Disability Discrimination: Employers knowledge of disability

The Employment Appeal Tribunal (“EAT”) in the case of Mr David Seccombe v Reed in Partnership Limited has considered whether the Employment Tribunal (“ET”) was correct to conclude that the Respondent did not know and could not reasonably have been expected to know that the Claimant was disabled.


The Claimant was employed by Reed (“the Respondent”) as a Supply Chain Manager. The Claimant contends that he is disabled by reason of severe anxiety and depression. Prior to the Claimant’s employment with the Respondent he had suffered occasions of ill health related to anxiety and depression, however, on commencing employment and completing the equal opportunities questionnaire, the Claimant answered no when asked if he had any health related issues or impairment for which reasonable adjustments may be required. During his employment, the Claimant suffered a traumatic event which resulted in a breakdown. The Claimant was signed off work for a short period to deal with mental health issues as a result of this event. On his return, the Claimant again did not disclose any mental health impairment on his health questionnaire.

The Claimant was summarily dismissed for poor performance and subsequently brought a claim in the ET contending that his dismissal constituted disability discrimination and/or that the Respondent had failed to make reasonable adjustments during his employment.

The Law

A disability, in employment law, is defined under section 6 of the Equality Act 2010 (“the Act”). Under this provision, a person has a disability if they have a ‘physical or mental impairment which has a substantial and long-term adverse effect on an individual’s ability to carry out day-to-day activities.’

Under the Act, it is unlawful for an employer to treat an employee less favourably because of a disability or because of something arising in consequence of a disability, whether by direct or indirect discrimination. The Act imposes a duty on employers to make reasonable adjustments for employees suffering from a disability and failure to do so is a form of discrimination under section 21 of the Act.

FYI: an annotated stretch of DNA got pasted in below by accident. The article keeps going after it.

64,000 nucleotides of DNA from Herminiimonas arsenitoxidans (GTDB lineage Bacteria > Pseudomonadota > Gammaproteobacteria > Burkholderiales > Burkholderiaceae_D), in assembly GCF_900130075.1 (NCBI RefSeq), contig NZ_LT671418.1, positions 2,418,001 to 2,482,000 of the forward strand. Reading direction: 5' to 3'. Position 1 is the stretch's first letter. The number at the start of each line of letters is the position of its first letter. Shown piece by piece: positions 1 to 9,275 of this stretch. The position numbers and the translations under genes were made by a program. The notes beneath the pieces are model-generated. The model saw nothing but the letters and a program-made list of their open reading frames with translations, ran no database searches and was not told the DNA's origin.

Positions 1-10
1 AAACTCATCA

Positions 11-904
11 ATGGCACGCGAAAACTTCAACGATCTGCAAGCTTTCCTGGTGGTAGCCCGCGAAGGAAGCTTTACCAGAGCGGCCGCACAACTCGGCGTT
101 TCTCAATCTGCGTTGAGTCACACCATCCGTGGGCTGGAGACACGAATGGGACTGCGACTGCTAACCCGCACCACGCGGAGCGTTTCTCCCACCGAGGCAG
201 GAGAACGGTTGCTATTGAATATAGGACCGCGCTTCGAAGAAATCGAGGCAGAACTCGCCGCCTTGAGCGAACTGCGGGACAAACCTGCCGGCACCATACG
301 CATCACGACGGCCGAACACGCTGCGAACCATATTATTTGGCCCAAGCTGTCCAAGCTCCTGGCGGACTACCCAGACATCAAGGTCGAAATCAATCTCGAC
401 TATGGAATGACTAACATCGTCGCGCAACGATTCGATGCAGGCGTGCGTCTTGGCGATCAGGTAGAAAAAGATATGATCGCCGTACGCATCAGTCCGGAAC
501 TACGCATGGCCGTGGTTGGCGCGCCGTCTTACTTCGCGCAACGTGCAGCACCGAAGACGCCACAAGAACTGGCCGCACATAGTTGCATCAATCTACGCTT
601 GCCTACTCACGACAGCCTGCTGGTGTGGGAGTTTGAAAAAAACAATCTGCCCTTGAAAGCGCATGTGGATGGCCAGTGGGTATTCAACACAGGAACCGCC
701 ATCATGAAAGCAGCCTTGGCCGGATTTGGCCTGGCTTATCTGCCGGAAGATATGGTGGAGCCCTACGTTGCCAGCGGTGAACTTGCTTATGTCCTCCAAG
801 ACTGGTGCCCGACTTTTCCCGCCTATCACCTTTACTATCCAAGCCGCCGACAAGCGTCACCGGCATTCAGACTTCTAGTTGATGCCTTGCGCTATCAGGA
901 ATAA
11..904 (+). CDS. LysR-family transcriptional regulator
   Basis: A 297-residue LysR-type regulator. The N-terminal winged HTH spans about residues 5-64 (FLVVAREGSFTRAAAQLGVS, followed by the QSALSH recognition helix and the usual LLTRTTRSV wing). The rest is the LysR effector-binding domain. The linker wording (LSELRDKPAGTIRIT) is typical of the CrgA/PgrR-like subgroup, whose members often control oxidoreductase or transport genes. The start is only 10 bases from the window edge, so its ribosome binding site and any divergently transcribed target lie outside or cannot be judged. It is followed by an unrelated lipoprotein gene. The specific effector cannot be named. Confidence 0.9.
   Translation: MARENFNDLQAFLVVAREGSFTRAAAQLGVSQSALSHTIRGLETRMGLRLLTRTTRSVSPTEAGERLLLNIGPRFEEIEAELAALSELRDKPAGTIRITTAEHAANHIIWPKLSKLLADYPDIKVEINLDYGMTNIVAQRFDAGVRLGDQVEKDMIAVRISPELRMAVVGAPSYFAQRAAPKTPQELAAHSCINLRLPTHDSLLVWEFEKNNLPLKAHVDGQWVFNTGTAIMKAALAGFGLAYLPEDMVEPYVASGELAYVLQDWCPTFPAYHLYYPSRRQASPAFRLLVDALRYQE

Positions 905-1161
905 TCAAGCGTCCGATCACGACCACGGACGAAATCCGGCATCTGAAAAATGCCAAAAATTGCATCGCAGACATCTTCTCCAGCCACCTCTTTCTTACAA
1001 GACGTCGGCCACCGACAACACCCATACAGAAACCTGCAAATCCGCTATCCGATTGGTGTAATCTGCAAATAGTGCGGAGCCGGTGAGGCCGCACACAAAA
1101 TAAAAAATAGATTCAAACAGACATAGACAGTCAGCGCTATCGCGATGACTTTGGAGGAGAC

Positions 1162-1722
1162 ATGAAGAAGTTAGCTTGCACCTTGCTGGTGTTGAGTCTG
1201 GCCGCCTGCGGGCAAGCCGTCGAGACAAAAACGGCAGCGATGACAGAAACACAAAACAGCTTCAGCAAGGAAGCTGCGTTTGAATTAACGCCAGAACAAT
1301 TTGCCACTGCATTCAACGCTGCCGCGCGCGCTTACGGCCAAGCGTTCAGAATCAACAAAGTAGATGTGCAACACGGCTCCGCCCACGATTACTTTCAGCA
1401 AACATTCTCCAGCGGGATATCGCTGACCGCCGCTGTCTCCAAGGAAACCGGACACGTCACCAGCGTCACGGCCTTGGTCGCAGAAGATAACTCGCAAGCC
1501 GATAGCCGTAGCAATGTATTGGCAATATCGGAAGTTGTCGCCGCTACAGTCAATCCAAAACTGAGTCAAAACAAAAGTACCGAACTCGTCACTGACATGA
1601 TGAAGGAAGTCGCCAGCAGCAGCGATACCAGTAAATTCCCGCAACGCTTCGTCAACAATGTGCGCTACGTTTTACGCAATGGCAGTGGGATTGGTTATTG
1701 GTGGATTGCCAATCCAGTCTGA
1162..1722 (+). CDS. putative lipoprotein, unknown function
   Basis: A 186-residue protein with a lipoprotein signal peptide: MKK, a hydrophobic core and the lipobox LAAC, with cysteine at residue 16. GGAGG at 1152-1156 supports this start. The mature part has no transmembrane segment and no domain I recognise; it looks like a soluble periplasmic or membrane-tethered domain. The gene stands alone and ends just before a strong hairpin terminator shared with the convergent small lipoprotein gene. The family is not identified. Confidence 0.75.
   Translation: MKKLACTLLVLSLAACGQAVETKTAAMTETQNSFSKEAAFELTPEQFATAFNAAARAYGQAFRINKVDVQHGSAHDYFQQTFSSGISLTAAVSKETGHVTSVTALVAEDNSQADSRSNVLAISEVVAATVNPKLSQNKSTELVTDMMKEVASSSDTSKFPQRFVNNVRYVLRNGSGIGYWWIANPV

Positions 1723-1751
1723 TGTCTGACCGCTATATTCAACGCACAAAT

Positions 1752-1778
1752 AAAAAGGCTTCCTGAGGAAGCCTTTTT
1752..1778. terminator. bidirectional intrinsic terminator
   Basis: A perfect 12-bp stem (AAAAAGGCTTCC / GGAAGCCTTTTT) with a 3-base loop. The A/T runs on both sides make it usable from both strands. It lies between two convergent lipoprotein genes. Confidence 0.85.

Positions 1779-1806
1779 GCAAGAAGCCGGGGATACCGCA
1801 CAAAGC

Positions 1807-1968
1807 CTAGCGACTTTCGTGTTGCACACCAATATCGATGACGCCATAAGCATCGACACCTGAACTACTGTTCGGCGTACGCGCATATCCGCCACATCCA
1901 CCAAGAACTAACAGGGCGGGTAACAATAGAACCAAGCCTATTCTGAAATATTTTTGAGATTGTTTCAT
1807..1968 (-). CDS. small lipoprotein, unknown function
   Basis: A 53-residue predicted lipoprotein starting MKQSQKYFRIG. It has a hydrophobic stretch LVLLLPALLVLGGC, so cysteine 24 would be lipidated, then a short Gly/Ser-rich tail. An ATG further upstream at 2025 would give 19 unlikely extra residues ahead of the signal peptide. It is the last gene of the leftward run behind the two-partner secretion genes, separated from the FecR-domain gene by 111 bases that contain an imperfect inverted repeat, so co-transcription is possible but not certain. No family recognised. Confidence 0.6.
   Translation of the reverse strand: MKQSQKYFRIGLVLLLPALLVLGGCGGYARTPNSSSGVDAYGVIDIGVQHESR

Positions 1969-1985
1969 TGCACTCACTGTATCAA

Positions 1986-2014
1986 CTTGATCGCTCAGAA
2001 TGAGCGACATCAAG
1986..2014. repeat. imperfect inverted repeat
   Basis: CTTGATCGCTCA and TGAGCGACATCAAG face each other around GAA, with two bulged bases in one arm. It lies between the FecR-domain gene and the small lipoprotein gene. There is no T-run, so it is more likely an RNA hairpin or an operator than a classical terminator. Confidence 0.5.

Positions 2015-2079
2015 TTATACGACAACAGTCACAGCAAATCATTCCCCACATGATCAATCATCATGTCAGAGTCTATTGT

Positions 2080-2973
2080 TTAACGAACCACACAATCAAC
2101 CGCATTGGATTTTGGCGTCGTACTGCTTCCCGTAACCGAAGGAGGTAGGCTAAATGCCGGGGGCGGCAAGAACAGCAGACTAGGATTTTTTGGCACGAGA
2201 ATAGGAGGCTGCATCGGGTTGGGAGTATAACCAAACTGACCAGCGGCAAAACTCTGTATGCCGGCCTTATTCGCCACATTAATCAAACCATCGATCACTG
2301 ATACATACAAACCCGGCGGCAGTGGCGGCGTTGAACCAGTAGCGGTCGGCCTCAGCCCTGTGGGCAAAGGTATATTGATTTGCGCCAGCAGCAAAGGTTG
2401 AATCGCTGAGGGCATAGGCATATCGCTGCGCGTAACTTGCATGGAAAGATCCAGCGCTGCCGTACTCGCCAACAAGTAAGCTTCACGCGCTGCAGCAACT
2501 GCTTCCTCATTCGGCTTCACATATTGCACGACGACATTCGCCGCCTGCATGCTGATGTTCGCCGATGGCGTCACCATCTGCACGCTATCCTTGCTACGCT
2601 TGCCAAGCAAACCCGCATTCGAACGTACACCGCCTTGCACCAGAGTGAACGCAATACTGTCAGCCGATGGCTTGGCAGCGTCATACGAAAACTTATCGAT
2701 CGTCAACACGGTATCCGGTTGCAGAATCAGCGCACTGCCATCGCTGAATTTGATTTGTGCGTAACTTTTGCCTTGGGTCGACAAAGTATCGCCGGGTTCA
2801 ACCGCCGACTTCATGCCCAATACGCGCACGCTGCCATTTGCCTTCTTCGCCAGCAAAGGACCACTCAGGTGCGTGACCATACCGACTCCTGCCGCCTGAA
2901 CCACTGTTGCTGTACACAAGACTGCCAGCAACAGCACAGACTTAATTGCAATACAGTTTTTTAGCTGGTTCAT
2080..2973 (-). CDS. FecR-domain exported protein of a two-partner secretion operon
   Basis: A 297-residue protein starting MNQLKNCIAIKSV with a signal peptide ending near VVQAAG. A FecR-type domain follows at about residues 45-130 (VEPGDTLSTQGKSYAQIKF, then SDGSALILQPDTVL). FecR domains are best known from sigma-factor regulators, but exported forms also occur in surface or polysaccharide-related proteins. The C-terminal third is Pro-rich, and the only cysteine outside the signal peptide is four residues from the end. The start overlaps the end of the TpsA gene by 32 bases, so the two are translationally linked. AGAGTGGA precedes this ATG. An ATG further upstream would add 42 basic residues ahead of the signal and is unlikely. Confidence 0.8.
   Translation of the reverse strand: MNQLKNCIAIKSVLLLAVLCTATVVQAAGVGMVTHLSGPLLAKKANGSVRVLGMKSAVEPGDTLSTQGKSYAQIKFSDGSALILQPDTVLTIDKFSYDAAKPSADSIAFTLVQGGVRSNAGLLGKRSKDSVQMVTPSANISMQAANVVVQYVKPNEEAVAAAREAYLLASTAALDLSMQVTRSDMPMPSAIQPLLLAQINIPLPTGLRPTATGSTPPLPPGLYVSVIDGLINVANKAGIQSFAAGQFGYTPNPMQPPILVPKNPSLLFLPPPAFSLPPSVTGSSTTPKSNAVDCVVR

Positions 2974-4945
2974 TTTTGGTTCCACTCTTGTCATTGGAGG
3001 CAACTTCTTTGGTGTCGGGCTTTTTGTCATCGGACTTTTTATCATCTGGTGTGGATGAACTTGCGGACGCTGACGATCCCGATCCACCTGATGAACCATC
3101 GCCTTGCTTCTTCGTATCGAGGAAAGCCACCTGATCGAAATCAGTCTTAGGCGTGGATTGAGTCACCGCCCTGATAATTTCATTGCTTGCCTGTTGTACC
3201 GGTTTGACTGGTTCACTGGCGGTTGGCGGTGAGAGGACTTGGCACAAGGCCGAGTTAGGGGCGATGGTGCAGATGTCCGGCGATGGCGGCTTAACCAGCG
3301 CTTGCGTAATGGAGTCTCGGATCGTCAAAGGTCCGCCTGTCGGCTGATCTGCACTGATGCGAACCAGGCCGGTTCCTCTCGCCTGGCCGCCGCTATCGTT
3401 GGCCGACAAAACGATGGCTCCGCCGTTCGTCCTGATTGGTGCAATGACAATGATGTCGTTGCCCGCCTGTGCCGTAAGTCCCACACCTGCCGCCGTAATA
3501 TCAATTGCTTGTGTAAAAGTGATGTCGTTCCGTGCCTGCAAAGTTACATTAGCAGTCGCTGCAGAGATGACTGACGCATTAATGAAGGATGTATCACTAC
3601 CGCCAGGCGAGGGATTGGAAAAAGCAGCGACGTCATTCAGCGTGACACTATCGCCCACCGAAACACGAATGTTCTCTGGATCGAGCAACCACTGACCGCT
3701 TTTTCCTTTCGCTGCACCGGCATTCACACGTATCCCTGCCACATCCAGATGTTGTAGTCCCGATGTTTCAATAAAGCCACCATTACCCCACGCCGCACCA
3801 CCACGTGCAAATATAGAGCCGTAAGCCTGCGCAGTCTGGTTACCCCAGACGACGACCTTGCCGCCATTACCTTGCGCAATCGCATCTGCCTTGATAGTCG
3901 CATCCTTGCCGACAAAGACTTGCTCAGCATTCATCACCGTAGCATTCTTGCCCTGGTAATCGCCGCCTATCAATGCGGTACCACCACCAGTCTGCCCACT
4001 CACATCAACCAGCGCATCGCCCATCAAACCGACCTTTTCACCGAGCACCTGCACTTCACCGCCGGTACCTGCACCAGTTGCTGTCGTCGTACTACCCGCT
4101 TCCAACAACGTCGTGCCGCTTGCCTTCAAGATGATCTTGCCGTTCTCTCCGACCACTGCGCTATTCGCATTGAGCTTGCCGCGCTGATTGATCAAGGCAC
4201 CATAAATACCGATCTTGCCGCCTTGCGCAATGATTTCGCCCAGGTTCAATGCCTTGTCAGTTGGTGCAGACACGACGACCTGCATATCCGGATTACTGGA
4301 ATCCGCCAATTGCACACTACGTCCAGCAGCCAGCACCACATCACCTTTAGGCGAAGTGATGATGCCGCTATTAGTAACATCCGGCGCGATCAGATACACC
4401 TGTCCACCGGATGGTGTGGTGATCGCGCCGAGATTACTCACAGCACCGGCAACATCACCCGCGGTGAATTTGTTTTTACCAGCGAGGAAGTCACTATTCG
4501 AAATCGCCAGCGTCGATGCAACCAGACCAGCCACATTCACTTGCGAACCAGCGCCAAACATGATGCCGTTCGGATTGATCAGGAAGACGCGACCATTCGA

An employer cannot be liable for direct disability discrimination, discrimination arising from a disability or failure to make reasonable adjustments unless the employer knew, or should have known about the employee’s disability. Under section 15(2) of the Act, an employer is exempt from liability where the employer did not have actual or constructive knowledge of the disability.


The EAT dismissed the appeal, upholding the decision of the ET. The EAT concluded that the ET had not erred in law in concluding that the Claimant was not in fact disabled, or if he was, that the Respondent did not have actual or constructive knowledge and so could not reasonably have been expected to know and make reasonable adjustments accordingly.  The EAT also held that the ET was not wrong to conclude that the Claimant did not have a disability as the statutory definition of disability was not satisfied, the Claimant’s impairment could not be considered to have a long-term substantial effect on his ability to carry out day to day activities previously, or on the date of his dismissal.


This decision emphasises the law on disability discrimination and the requirement for an employer to have actual or constructive knowledge about an employee’s disability. It also provides further affirmation that to satisfy the definition of disability, an employee must meet every limb of the definition.

Case reference: Mr David Seccombe v Reed in Partnership Limited UKEAT/0213/20/OO

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